Ethical Statement

The institutional review board committee of Tomakomai city hospital has approved this study. The IRB Project No.2019-5 was obtained on 30th August in 2019.

Declaration of patient consent

The authors certify that they have obtained all appropriate patient consent forms. In the form, the patient has given her consent for her images and other clinical information to be reported in the journal. The patient understand that names and initials will not be published, and due efforts will be made to conceal identity, but anonymity cannot be guaranteed.

Financial support and sponsorship

Nil.

Conflicts of interest

There are no conflicts of interest.



 
  References Top

1.
Wharton LR. Two cases of supernumerary ovary and one of accessory ovary, with an analysis of previously reported cases. Am J Obstet Gynecol 1959;78:1101-19.  Back to cited text no. 1
    
2.
Vendeland LL, Shehadeh L. Incidental finding of an accessory ovary in a 16-year-old at laparoscopy. A case report. J Reprod Med 2000;45:435-8.  Back to cited text no. 2
    
3.
Chen T, Li J, Yang X, Huang H, Cai S. Ultrasound manifestations of lobulated ovaries: Case report. Medicine (Baltimore) 2018;97:e0550.  Back to cited text no. 3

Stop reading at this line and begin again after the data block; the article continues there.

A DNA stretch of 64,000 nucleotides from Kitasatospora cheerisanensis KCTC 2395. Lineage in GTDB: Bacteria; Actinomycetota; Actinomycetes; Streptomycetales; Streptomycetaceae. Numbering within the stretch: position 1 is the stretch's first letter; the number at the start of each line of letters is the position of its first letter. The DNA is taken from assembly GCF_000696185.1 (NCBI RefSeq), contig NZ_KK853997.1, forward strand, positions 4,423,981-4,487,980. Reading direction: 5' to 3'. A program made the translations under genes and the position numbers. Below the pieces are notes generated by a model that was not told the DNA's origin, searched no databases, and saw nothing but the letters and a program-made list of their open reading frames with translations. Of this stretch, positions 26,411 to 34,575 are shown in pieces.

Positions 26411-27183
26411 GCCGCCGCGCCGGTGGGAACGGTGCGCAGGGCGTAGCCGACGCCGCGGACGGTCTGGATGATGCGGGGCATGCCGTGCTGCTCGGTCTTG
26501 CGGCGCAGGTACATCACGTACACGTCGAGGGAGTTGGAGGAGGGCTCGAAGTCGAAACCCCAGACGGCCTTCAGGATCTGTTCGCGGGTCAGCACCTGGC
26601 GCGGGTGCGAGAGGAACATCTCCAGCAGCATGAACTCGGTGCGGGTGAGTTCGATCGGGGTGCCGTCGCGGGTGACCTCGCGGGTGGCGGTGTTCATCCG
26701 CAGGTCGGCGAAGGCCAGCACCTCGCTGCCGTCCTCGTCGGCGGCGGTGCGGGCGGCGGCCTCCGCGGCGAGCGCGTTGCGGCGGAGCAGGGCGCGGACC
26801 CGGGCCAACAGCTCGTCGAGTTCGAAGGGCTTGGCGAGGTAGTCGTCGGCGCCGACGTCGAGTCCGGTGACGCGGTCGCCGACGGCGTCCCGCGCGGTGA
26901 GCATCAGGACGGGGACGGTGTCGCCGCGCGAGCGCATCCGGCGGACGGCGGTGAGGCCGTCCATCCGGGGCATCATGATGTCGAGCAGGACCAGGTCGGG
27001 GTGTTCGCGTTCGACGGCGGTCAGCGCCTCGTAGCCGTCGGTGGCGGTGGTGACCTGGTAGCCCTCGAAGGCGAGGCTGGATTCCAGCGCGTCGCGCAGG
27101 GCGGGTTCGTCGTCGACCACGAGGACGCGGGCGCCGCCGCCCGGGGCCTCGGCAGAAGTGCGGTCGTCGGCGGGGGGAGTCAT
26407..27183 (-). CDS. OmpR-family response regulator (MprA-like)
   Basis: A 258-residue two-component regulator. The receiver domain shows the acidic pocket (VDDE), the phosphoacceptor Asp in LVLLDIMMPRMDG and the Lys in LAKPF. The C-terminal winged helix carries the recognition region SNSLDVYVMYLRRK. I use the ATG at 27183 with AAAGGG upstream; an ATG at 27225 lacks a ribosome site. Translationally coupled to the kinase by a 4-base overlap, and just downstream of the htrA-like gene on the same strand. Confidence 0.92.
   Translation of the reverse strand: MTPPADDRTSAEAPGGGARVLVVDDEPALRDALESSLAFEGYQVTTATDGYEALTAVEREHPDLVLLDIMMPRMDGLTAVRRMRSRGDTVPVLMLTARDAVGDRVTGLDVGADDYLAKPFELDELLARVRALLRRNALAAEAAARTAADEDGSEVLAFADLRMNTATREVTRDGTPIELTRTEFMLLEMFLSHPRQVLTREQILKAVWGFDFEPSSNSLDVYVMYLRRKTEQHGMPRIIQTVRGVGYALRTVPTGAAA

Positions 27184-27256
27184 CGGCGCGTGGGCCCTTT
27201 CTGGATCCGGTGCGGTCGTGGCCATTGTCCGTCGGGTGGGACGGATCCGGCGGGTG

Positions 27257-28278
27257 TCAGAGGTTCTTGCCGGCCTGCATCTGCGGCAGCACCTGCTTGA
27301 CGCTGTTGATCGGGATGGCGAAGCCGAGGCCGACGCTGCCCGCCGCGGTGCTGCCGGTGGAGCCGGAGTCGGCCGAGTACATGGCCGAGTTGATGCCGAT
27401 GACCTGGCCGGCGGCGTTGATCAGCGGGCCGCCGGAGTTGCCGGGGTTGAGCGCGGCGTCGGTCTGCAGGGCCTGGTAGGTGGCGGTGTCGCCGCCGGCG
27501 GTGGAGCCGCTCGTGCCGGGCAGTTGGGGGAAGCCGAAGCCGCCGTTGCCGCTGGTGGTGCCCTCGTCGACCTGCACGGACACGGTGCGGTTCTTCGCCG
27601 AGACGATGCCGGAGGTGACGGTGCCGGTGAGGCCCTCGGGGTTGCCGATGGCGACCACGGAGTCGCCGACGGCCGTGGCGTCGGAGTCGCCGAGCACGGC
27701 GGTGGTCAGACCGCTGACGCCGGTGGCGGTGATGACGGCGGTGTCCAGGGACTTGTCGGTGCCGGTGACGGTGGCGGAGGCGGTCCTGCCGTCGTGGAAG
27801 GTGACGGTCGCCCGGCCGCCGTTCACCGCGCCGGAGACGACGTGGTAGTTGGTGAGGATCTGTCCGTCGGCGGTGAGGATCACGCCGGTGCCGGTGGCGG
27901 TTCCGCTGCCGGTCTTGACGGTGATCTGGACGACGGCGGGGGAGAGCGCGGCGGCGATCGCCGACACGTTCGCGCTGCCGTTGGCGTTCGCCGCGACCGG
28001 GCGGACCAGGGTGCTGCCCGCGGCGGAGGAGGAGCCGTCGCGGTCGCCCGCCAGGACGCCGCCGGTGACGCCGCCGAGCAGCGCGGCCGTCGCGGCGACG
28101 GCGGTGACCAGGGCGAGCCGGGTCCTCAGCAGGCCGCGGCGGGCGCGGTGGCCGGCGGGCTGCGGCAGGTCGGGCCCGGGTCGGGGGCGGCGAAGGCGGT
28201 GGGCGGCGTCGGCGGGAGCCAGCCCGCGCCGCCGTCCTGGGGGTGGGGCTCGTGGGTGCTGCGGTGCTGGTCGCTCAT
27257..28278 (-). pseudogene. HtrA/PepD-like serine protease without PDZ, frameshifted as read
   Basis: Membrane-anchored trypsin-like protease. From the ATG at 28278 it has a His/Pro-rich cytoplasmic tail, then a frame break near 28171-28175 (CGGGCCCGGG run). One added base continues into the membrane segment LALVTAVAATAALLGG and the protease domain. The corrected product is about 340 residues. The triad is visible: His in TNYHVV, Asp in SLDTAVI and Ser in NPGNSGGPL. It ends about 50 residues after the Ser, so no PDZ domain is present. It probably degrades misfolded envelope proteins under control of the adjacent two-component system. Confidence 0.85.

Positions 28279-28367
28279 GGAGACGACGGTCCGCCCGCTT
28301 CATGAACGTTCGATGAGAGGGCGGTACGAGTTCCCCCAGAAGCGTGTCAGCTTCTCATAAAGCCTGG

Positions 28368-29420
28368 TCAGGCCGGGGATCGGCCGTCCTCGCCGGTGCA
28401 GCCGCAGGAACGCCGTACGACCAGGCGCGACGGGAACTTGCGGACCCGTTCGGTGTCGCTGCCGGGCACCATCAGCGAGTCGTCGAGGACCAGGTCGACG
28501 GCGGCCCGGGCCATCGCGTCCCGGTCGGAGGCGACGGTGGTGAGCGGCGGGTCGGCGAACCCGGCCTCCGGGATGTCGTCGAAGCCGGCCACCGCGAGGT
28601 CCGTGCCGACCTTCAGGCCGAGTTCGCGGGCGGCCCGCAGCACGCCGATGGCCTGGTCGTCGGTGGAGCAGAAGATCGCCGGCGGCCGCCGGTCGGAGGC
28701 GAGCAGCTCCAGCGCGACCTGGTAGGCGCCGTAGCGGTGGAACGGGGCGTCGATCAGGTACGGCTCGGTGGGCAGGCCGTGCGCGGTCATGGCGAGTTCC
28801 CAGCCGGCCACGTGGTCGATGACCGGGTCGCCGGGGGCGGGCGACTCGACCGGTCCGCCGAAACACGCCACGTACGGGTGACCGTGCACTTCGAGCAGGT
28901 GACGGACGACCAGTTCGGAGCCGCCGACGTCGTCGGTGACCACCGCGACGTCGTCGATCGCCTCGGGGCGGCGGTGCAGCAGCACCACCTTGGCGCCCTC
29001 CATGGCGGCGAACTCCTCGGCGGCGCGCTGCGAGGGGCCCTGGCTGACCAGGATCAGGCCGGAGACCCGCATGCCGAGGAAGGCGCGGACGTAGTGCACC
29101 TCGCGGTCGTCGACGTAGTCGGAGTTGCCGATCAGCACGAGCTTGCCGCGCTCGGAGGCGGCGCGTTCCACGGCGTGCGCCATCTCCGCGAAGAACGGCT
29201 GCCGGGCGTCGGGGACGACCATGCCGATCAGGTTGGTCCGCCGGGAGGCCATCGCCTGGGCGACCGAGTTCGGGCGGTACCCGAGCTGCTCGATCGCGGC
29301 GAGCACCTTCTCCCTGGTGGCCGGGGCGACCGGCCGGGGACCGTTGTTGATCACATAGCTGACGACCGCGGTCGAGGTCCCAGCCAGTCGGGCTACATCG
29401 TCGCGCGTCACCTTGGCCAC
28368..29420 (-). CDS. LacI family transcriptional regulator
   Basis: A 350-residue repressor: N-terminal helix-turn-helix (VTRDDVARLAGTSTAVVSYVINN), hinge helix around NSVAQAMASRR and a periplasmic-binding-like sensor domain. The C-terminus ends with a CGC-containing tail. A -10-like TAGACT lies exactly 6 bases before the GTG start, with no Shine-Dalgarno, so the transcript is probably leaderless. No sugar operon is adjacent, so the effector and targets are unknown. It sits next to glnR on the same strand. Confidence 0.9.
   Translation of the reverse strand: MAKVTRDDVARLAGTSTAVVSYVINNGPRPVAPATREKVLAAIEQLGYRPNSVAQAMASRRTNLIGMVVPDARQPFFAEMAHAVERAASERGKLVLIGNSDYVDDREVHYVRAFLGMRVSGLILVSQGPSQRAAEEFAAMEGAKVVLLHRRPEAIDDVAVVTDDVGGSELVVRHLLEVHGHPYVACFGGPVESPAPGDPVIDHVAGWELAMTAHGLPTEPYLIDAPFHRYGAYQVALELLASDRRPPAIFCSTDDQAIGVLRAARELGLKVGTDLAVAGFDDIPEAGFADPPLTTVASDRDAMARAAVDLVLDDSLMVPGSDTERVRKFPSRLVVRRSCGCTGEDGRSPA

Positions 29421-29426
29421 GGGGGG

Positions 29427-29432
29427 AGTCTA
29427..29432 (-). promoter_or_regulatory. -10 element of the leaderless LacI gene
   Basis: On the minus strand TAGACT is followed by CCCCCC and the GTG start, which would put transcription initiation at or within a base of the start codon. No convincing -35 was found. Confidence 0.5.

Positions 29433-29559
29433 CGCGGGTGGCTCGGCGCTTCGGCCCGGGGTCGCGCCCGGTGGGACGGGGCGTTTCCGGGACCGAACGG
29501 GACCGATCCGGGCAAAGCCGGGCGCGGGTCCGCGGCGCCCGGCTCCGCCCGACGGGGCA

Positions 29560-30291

4.
Clement PB. Nonneoplastic lesions of the ovary. In: Kurman RJ, editor. Blaustein's Pathology of the Female Genital Tract. 5th ed. New York: Springer Press; 2002. p. 675-728.  Back to cited text no. 4
    
5.
Lachman MF, Berman MM. The ectopic ovary. A case report and review of the literature. Arch Pathol Lab Med 1991;115:233-5.  Back to cited text no. 5
    
6.
Printz JL, Choate JW, Townes PL, Harper RC. The embryology of supernumerary ovaries. Obstet Gynecol 1973;41:246-52.  Back to cited text no. 6
    
7.
Eustace DL. Congenital absence of fallopian tube and ovary. Eur J Obstet Gynecol Reprod Biol 1992;46:157-9.  Back to cited text no. 7
    
8.
Trinh TW, Kennedy AM. Fetal ovarian cysts: Review of imaging spectrum, differential diagnosis, management, and outcome. Radiographics 2015;35:621-35.  Back to cited text no. 8
    
9.
Bryant AE, Laufer MR. Fetal ovarian cysts: Incidence, diagnosis and management. J Reprod Med 2004;49:329-37.  Back to cited text no. 9
    


    Figures

  [Figure 1], [Figure 2], [Figure 3]